"We believe the number of martyrs under the rubble might be greater than those received at hospitals," Ashraf al-Qidra, a spokesperson for the ministry in the Hamas-run enclave, told Reuters.

Medical workers in northern Gaza, where some of the heaviest fighting is taking place, accused Israel of targeting hospitals and ambulances.

An ambulance worker in Gaza City's Shejaiya district told Reuters crews were often unable to respond to calls from the wounded and said their teams came under Israeli fire, asking that his name not be printed for fear of reprisals.

Mohammed Salha, a manager at al-Awda hospital, said Israeli forces had besieged the hospital for days with tanks, shooting people trying to get in or out. They shot dead a woman in the street and a hospital worker standing at a window, he said.

The Health Ministry said Israeli forces had shot dead two medical staffers inside Kamal Adwan hospital, also in northern Gaza, on Saturday.

Jaffa Medical Hospital in Deir al-Balah, in the central Gaza Strip, said it had stopped operating on Friday due to extensive damage when Israel bombed a mosque nearby.

Northern Gaza families were posting messages on the internet pleading with emergency crews to venture into Gaza City.

A spokesperson for Israel's military did not immediately respond to a Reuters request for comment about the reports of shooting on ambulances and hospitals. The military has previously accused Hamas of hiding fighters in medical facilities.


At the United Nations on Friday, Washington used its veto to reject a vote by 13 of the Security Council's 15 members backing a resolution calling for an immediate humanitarian ceasefire. Britain abstained.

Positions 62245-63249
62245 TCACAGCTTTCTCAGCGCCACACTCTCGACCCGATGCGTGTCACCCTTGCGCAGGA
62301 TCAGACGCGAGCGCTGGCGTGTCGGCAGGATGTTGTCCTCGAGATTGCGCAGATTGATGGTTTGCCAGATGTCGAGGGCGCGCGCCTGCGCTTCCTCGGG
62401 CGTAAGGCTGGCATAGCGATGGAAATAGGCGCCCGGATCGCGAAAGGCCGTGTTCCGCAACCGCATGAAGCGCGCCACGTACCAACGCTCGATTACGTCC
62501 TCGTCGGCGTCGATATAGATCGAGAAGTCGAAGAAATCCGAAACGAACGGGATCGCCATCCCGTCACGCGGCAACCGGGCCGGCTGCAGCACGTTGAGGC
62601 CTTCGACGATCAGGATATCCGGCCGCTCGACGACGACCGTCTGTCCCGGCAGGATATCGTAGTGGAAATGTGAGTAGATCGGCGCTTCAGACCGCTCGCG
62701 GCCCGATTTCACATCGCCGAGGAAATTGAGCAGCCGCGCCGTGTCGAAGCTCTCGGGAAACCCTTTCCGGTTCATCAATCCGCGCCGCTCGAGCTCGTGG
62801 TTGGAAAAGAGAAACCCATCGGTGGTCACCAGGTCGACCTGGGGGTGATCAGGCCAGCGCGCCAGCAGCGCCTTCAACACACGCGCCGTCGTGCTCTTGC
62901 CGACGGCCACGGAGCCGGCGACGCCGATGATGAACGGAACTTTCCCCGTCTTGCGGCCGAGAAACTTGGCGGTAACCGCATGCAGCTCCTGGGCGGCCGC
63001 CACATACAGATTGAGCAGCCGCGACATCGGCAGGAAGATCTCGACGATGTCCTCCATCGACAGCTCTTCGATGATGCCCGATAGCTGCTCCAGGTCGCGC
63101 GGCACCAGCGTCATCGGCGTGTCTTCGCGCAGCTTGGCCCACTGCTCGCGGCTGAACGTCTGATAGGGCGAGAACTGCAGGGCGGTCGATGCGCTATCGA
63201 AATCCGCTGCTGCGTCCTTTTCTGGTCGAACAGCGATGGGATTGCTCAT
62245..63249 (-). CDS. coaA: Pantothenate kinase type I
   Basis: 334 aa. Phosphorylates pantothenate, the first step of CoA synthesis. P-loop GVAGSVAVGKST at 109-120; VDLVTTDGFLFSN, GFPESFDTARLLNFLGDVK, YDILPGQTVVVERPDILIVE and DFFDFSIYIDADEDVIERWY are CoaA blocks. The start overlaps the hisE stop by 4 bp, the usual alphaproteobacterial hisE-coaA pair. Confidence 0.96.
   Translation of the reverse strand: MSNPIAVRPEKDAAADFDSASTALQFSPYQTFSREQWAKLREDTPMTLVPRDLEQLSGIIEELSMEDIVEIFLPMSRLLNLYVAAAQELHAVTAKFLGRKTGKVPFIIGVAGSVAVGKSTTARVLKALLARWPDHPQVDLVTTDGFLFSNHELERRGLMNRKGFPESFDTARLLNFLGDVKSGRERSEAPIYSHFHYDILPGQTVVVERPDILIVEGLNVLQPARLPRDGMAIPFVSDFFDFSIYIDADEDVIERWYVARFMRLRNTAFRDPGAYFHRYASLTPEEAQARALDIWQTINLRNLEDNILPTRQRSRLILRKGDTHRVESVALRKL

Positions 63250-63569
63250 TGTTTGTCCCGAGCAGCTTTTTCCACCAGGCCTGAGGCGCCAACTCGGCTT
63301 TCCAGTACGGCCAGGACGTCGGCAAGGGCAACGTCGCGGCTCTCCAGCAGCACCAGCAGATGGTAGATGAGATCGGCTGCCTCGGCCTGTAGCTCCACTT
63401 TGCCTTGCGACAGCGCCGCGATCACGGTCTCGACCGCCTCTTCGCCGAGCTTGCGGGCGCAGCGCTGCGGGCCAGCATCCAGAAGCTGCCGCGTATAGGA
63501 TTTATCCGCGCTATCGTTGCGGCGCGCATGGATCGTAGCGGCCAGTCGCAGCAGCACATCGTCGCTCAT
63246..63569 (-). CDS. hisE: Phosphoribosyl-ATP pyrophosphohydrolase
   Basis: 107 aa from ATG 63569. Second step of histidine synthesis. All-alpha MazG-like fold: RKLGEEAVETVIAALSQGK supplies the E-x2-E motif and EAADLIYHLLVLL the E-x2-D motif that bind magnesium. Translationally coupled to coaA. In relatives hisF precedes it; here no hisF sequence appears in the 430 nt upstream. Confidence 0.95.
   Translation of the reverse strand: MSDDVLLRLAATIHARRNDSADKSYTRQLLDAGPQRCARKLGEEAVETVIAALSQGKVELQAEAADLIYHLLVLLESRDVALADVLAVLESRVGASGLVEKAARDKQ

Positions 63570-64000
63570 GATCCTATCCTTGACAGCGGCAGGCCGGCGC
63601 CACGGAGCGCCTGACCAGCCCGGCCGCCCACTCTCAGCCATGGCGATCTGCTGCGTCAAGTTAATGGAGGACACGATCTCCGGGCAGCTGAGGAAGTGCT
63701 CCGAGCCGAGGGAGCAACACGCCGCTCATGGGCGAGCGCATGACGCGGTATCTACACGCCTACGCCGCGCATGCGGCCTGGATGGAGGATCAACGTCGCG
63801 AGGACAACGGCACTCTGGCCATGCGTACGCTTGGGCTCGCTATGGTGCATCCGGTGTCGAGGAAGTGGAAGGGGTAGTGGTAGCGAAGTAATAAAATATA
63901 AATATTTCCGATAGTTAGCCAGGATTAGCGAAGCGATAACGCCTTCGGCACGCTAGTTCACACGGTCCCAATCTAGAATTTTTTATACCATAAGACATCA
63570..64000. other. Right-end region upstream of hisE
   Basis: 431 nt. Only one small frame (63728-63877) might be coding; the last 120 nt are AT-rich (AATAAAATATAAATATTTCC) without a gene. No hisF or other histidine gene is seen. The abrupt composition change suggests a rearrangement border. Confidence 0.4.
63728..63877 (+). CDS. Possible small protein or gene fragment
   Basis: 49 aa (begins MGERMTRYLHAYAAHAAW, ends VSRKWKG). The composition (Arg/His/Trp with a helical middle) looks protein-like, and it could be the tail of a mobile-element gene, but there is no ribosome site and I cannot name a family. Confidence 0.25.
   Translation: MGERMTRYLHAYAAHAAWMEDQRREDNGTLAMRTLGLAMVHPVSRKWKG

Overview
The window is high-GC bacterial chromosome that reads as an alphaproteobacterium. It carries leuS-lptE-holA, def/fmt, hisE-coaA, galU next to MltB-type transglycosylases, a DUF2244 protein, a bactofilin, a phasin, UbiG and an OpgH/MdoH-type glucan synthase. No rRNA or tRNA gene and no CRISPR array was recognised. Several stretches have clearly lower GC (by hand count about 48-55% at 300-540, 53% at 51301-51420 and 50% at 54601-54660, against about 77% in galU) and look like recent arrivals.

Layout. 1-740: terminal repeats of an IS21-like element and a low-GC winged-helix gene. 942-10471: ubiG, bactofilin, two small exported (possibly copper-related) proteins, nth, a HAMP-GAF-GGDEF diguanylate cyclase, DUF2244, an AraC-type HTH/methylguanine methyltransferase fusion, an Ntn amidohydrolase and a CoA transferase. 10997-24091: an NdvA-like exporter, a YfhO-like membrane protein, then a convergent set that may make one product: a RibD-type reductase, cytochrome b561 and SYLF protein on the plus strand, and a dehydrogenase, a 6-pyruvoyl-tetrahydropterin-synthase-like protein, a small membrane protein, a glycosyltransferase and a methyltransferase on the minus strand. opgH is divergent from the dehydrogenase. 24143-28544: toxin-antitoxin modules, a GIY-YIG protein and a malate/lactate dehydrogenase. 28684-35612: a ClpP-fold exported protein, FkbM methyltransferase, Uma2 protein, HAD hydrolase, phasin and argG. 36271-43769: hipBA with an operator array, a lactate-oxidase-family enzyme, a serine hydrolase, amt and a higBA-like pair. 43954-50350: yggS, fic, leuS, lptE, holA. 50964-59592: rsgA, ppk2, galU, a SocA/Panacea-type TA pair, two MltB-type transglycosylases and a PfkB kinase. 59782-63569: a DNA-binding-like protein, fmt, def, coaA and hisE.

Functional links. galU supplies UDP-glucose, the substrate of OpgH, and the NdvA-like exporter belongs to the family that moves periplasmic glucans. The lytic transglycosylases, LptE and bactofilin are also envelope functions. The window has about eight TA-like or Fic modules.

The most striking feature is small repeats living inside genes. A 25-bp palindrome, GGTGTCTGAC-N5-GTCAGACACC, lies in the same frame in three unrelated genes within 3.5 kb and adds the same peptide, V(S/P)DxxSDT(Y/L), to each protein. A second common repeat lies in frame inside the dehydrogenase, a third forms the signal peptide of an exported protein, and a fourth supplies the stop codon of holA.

Israel launched its campaign to annihilate Gaza's Hamas rulers after their fighters burst into Israeli towns on Oct 7, killing 1,200 people and capturing 240 hostages, according to Israeli tallies.

Israeli forces say they are limiting civilian casualties by providing maps showing areas that are safe, and blame Hamas for harming civilians by hiding among them, which the fighters deny. Palestinians say the campaign has turned into a scorched-earth war of vengeance against the entire population of an enclave as densely-populated as London.

Washington has said it told Israel to do more to fulfill promises it made protect civilians in the next phase of the war. But Washington still backs Israel's position that a ceasefire would benefit Hamas.

"We do not support this resolution's call for an unsustainable ceasefire that will only plant the seeds for the next war," Deputy US Ambassador to the UN Robert Wood told the Security Council before exercising Washington's veto.

Ezzat El-Reshiq, a member of Hamas' political bureau, condemned the US veto as "inhumane". Mahmoud Abbas, president of the Palestinian Authority which lost control of Gaza to Hamas in 2007, said the veto made the United States complicit in Israeli war crimes.

Mark Regev, an adviser to Israeli Prime Minister Benjamin Netanyahu, said on Fox News on Saturday that a ceasefire would leave Hamas in charge.

"That just takes us back to October 6," he said, adding the group needed to be finished "once and for all".